Coed or single sex school?
Brain science is a common factor that comes up in considerations of single-sex versus coed schooling. According to experts, up to 80 per cent of boys and 80 per cent of girls have brains similar enough that they will respond to the same learning style. It's the 20 per cent of boys and girls who differ who might find a single-sex learning environment a better fit. Adolescence, with its demands and pressures—and hormonal changes—and encouragement of unbiased learning (say, boys writing poetry and girls building robots) also sometimes prompt parents to consider gender when choosing a school.
Read what experts say about the debate over co-ed and single-sex classrooms and the reasons families have chosen one over the other for their children. Articles : Single Sex vs Coed.
Learn more about the benefits of coed schools, the benefits of all girls schools and the benefits of all boys schools.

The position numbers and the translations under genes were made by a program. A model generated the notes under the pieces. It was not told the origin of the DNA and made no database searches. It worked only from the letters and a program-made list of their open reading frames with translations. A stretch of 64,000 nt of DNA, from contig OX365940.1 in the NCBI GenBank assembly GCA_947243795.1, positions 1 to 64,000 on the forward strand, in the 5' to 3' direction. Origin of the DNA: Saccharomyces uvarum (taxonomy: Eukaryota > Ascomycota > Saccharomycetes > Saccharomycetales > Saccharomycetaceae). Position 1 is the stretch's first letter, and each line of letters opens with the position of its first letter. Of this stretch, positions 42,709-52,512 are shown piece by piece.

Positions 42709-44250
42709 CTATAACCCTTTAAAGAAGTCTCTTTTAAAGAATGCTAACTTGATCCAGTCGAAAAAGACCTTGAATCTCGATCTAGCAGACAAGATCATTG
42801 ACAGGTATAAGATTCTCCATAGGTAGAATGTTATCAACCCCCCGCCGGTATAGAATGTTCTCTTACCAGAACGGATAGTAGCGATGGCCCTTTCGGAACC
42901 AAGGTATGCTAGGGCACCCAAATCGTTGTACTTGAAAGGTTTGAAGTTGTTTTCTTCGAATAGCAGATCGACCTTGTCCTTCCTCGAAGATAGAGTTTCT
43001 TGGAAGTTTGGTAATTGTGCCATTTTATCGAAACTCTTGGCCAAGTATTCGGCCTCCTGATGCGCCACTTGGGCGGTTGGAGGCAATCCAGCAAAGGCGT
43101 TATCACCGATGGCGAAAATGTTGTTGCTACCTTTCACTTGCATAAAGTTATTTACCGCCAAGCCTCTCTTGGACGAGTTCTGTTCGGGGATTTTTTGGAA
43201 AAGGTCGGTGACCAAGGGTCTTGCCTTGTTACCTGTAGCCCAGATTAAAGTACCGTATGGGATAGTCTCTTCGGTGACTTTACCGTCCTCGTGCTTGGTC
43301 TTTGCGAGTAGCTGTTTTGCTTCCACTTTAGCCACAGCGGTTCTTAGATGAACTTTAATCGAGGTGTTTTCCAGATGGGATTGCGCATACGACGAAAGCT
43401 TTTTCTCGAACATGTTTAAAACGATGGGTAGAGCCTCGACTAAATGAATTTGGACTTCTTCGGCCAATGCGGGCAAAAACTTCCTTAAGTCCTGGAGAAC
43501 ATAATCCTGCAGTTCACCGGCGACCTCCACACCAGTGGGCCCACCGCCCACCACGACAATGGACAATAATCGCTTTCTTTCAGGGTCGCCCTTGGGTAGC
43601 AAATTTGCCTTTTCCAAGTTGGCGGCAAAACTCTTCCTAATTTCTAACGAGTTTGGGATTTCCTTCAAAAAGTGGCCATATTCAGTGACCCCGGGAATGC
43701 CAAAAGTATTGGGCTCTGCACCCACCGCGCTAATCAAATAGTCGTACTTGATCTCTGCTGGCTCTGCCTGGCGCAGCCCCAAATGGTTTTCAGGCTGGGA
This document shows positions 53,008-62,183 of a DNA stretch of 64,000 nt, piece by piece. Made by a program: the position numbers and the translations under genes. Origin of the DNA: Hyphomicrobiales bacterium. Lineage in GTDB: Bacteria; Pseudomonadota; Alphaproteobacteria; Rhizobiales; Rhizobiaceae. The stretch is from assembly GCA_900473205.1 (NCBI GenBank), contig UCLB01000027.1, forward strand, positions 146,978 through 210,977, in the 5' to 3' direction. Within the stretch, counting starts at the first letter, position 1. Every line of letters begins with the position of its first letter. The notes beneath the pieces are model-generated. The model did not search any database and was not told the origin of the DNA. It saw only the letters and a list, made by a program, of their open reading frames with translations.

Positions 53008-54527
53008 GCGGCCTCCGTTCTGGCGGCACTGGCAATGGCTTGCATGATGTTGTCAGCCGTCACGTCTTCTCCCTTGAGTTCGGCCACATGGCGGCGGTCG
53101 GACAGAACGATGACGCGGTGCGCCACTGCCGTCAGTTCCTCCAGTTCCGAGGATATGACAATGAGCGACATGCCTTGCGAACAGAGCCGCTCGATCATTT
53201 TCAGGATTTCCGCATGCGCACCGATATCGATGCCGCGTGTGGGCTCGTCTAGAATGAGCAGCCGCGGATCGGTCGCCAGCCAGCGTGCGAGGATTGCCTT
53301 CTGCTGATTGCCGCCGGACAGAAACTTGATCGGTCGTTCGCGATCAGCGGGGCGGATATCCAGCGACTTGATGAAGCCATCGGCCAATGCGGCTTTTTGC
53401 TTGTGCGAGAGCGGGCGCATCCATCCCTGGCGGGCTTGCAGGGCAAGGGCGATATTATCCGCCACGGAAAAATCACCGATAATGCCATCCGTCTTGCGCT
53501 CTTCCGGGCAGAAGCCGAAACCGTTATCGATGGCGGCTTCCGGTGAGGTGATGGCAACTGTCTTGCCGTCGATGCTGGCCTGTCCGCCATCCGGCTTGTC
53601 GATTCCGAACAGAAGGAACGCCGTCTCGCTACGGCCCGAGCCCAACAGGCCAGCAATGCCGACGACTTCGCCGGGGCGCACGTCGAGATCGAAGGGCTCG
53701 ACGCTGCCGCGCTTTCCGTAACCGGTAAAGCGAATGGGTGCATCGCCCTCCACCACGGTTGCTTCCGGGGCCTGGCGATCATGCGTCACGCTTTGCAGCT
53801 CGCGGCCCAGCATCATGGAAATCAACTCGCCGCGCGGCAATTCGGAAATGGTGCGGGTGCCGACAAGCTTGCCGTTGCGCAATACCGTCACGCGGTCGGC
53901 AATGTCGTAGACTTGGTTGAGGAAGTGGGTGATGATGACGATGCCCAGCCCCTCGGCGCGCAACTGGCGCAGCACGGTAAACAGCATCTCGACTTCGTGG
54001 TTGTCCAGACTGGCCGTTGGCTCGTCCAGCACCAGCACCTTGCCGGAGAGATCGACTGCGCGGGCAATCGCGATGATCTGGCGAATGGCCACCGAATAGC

My son had a lot of difficulty in his coed school, even with special attention. The specialized structure of his current school, an all-boys school, reflects how boys naturally learn and he's doing quite well now.
West Coast Mom wrote:
I like the idea of my daughter not having to deal with extra social pressures of "fitting in" with boys at school. School should be for learning, and time outside of school can be spent socializing.
My son is a gifted child with difficulty of emotional control. Is it better for him to stay in public school to learn more of sociality and then transfer into gifted program of VSB? or go to private school this year (he is in G2 French Immersion).
We can claim all our child's tuition as a medical expense, but come tax time, only a paltry 15% actually gets deducted. On paper we're classified as high income, so no government help, but frankly most of what we make is going to our child, so we need a break. Is 15% the best we can expect?